“And what a  wonderful  long  time it’s been, neighbor,” Hornblower  said. ”I’m now a resident of Gleeville!  It’s a fabulous place,  everybody  here agrees so. No crime, fights, riots, violence, disruptions, divorces, not  even  a friendly  argument  anywhere.  I’ve adapted  to  Gleeville  for the very reason I first came—to  find  no  CONFLICT,  but, after being  here,  I’ve  chosen NOT  to  try to remodel it in a  book  or play!  I’ve  outgrown  the  wear-and-tear  of  endless  digging  up and  even  more the endless  exploring, analyzing,  disseminating  and exploiting  the   CONFLICT  of the creative writing process, for mere literary and reputational gain.  And  the  conflicts  with  editors  who  want to rewrite my books, conflicts  with  the critics who  shred  years of my work in one vitriolic  column,  conflicts  with  the  public  who clash over the merits of my works.  

      I’m LIBERATED,  free of  the  Neanderthal  need for CONFLICT!  As soon as I came here, I  was  made   town  librarian.  Next month it’s my  turn to be on the Glee Club, er, town council.   

      “And guess what, I’m  finally  getting  married! After years of conflict-laden affairs with uppity  pseudo-sophisticated  fem-nazi  prima donna  women of the literary  set, I’ve found the perfect ‘in sync’ girl for me! Just a minute—“ he  turned backward and said in a gentle voice instead of  the standard  old  Hornblower  bellow ,”Daisy, please come here, would you, dear.”  

        From the inner office of the library  appeared  the  called-upon  Daisy, who  was possessed of what might  be  termed a rustic-natural beauty  like  that of  Ellie  Mae  Clampett.  “Daisy, this is an old pre-Gleeville  buddy  of  mine, Isaac.”  Daisy  bowed  politely.  Said  Hornblower  of  his  “trophy-wife-to-be”, “Daisy  here  is  the  prettiest  girl in  Gleeville.”   

      Yes, everyone in Gleeville  agrees  wholeheartedly  that I am  the  prettiest  girl in  Gleeville,”  Daisy said matter-of-factly, then returned primly  to her inner office library  duties.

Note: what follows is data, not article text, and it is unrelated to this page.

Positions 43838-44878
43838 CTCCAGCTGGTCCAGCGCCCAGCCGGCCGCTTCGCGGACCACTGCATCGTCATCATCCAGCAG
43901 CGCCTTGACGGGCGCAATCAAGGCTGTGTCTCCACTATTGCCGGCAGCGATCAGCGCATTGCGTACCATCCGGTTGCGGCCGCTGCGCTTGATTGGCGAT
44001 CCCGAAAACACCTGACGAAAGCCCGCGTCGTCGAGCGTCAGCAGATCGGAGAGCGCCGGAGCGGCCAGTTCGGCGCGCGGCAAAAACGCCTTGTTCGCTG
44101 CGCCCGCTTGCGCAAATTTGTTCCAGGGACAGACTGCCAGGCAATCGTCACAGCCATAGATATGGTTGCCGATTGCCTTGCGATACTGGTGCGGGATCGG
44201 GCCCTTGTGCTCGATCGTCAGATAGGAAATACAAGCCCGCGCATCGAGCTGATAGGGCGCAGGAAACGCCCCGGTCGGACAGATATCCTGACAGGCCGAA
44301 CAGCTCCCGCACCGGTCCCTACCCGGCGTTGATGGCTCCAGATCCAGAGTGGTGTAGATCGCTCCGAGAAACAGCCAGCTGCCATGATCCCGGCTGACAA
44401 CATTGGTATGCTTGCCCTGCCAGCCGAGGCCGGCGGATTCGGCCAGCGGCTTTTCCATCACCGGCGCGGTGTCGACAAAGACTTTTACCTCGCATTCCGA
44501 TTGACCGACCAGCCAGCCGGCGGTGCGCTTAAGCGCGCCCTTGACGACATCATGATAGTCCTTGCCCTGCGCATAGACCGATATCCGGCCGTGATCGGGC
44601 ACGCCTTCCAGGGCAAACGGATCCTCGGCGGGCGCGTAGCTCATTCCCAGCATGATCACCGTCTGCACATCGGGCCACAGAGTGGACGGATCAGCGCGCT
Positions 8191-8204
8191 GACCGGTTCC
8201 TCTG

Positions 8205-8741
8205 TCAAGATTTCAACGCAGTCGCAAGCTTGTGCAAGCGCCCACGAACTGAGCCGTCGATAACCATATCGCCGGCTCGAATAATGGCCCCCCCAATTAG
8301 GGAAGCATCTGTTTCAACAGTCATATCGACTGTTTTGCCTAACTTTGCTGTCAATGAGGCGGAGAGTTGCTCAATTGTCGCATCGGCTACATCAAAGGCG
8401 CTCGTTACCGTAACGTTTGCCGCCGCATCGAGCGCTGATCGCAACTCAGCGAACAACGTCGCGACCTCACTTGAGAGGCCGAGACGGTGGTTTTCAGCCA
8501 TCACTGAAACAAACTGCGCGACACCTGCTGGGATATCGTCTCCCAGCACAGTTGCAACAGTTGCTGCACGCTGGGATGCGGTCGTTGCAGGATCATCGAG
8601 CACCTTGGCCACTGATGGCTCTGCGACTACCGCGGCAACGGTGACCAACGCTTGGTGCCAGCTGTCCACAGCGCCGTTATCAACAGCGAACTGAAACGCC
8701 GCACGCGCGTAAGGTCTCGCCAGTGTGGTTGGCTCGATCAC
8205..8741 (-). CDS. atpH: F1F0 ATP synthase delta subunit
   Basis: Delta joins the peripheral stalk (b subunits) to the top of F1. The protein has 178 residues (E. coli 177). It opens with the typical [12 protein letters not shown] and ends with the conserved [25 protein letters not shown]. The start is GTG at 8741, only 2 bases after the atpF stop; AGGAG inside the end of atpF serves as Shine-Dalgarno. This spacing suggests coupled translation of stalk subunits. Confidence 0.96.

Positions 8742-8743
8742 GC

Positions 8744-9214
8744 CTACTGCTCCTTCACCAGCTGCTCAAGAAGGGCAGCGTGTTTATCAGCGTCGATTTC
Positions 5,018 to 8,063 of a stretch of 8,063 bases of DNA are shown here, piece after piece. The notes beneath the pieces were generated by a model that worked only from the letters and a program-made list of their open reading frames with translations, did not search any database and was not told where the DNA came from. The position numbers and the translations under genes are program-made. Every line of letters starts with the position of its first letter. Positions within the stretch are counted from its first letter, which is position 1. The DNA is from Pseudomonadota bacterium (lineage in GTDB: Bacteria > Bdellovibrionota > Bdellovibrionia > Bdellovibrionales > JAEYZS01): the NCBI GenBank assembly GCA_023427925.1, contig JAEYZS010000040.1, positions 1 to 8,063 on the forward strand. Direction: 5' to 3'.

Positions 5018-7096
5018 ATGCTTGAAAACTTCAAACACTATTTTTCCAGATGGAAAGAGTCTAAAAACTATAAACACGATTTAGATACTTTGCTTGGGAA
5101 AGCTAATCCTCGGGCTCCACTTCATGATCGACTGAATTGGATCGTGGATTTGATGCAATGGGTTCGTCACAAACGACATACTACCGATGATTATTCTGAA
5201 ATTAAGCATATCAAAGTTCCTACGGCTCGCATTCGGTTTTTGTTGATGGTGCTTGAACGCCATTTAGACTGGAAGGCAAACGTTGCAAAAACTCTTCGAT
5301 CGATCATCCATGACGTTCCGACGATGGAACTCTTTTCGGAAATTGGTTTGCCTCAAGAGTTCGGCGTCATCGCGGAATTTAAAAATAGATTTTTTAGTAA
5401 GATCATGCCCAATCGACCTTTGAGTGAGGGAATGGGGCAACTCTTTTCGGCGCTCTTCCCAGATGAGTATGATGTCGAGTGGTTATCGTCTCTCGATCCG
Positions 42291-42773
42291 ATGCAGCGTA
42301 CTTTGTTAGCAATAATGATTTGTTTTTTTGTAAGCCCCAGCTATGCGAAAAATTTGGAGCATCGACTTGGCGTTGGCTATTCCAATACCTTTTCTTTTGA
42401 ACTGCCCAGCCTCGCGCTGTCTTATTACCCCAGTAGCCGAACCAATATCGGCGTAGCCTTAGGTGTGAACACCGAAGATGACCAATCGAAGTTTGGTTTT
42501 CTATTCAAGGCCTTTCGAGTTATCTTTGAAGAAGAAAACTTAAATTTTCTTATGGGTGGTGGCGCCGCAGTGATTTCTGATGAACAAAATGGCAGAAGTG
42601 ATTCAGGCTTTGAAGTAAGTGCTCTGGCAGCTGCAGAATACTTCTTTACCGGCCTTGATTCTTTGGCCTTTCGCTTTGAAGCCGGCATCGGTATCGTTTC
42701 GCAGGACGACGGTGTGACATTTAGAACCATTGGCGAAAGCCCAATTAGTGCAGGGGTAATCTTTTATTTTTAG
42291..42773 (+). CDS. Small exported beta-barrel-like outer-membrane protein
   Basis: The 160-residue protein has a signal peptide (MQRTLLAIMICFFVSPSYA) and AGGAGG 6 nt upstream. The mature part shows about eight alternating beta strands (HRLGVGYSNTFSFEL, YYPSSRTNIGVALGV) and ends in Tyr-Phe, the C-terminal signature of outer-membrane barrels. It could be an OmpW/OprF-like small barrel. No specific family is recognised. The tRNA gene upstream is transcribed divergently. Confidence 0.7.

“So, go back to  the Garp-by-the-Sea  gang  and  tell  the colonists  I’ve finally  found my niche.  Forget  Hemingway’s  ‘grace under pressure’—look  where  that  got  him, a fatal  shotgun head wound. It’s ‘grace without pressure’ here in Gleeville.”  He  shook  Isaac  Gernsback  Tillinghast’s  hand,  saying  “Best of luck, old  friend.”   

      As  he  left  Gleeville,  Isaac  Gernsback  Tillinghast   felt a  brief  but  powerful  inner  tug,  an epiphany-like  change  of  heart, of  going  back  and  finding  an Eden-like  conflict-free niche of his own, as had Hornblower, in  Gleeville.  But the cold  steely intellect  conditioned  in him  by  years  of  competitive  working  and striving  in  modern  competitive  society  just barely  reigned  supreme  over  the  incandescent  sentiment  and  serendipity  about  Gleeville  welling  up within  him.    

      Ironically, it  was  this  inner  clash  between  rational,  dispassionate  reason and  sentimental  fantasizing  that  gave  him  the  idea  for his mulled-over  book  on  Gleeville.  He  already  had  the  title  of  the  book  in mind,  one  that  captured  the  essence  of  his epiphany-like  experience.  It went simply :  “Gleeville__   The Town, To  Either  Live In  or Leave From, Which  Presented Me  With  My  Life’s ULTIMATE  CONFLICT .